It's about time this is being discussed.
All-electric vehicles currently account for only around 1 percent of all new vehicles sales in the US. Knowing that automakers like General Motors intend to be EV-only by 2035, it's clear the industry has a lot of work ahead to convince consumers to make the big change. Unfortunately, some of those who do are unable to right now for one key reason: EVs are too expensive. With the exception of models like the aging Nissan Leaf and the recalled Chevy Bolt, new battery electrics are generally expensive.
That needs to change, according to Ford CEO Jim Farley. Speaking at a Detroit-area event last weekend, Farley said, via the Detroit News, that he's "deeply worried about the affordability."
"The average person cannot afford these vehicles and we have a lot of work to do to make them more affordable… that's the one that keeps me up at night." It should be pointed out, however, that Ford is already making sincere efforts in this regard.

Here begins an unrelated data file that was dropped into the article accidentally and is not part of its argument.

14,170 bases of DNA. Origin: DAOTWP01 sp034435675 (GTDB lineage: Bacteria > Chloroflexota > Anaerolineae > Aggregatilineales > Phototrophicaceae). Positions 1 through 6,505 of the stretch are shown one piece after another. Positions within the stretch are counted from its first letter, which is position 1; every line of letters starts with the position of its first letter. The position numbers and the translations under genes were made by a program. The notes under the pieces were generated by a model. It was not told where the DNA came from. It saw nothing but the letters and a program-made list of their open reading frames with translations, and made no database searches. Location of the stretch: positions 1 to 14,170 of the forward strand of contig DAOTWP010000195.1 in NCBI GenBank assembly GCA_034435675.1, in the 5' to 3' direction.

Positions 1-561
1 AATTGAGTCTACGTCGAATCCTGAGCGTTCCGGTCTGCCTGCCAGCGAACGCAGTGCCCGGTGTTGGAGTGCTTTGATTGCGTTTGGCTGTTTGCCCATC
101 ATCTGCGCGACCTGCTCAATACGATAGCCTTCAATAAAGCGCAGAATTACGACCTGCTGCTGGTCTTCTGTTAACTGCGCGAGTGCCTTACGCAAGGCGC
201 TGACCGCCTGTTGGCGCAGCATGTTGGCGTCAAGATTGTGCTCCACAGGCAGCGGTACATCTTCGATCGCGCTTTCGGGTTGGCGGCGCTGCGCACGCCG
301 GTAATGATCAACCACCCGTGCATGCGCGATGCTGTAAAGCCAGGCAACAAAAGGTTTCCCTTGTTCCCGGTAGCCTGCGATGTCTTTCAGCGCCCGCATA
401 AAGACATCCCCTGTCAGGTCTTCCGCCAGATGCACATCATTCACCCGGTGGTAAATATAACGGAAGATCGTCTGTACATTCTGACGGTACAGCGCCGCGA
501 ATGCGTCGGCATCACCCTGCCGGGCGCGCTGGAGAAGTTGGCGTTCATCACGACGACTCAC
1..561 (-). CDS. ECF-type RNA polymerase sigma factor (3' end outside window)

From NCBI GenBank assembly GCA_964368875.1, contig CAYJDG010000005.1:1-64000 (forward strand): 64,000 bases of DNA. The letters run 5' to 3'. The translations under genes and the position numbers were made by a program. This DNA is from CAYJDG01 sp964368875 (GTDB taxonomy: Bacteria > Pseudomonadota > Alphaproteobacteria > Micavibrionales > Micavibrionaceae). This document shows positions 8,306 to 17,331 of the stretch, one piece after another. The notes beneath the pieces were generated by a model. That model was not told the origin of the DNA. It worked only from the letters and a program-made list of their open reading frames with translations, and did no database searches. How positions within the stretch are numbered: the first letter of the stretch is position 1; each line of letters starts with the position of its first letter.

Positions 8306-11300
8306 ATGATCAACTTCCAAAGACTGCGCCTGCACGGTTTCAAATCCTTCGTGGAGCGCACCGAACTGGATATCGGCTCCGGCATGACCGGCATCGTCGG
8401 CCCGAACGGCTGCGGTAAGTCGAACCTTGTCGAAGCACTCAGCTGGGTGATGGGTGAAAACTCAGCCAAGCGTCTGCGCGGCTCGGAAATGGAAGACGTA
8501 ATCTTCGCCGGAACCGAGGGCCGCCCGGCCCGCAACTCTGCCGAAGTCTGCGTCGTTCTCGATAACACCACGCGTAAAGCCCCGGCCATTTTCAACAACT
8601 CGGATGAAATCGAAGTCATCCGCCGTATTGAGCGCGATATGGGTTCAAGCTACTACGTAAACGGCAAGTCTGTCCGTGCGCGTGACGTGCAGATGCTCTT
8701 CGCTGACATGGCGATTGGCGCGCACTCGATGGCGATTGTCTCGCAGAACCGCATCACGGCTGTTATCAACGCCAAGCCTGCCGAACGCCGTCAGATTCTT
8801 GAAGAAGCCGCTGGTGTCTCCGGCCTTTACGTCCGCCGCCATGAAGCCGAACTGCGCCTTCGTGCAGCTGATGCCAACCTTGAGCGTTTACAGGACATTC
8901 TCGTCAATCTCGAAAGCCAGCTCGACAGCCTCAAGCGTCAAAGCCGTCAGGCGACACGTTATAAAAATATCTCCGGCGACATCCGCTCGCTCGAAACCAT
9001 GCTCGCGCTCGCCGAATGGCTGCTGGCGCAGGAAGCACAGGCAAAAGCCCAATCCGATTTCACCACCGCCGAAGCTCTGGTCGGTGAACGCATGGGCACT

The new Ford F-150 Lightning will carry an entry-level price of just under $40,000 for the commercial-focused version. The XLT begins at about $53,000, which is still pretty darn reasonable given that full-size trucks, in general, can cost upwards of $90k fully loaded. The F-150 Lightning's affordability is certainly one of the reasons why it's completely sold out in the US for its first model year with at least 150,000 orders.
Still, Farley understands most current EV buyers are not interested in small commuter vehicles but rather trucks, Mustangs (Mach-E), and utility vans like the E-Transit. "They want the best products," the executive added. Another area of concern that's still unresolved is EV production's impact on labor. Simply put, EVs cost around 30 percent less to build than combustion-engined vehicles. There'll soon be less demand for assembly line workers and groups like the UAW are gravely concerned about this. Farley further mentioned the issue of obtaining sufficient and consistent supplies of minerals like lithium and cobalt for batteries.
"We have to bring battery production here, but the supply chain has to go all the way to the mines. That's where the real cost is and people in the U.S. don't want mining in their neighborhoods," he said.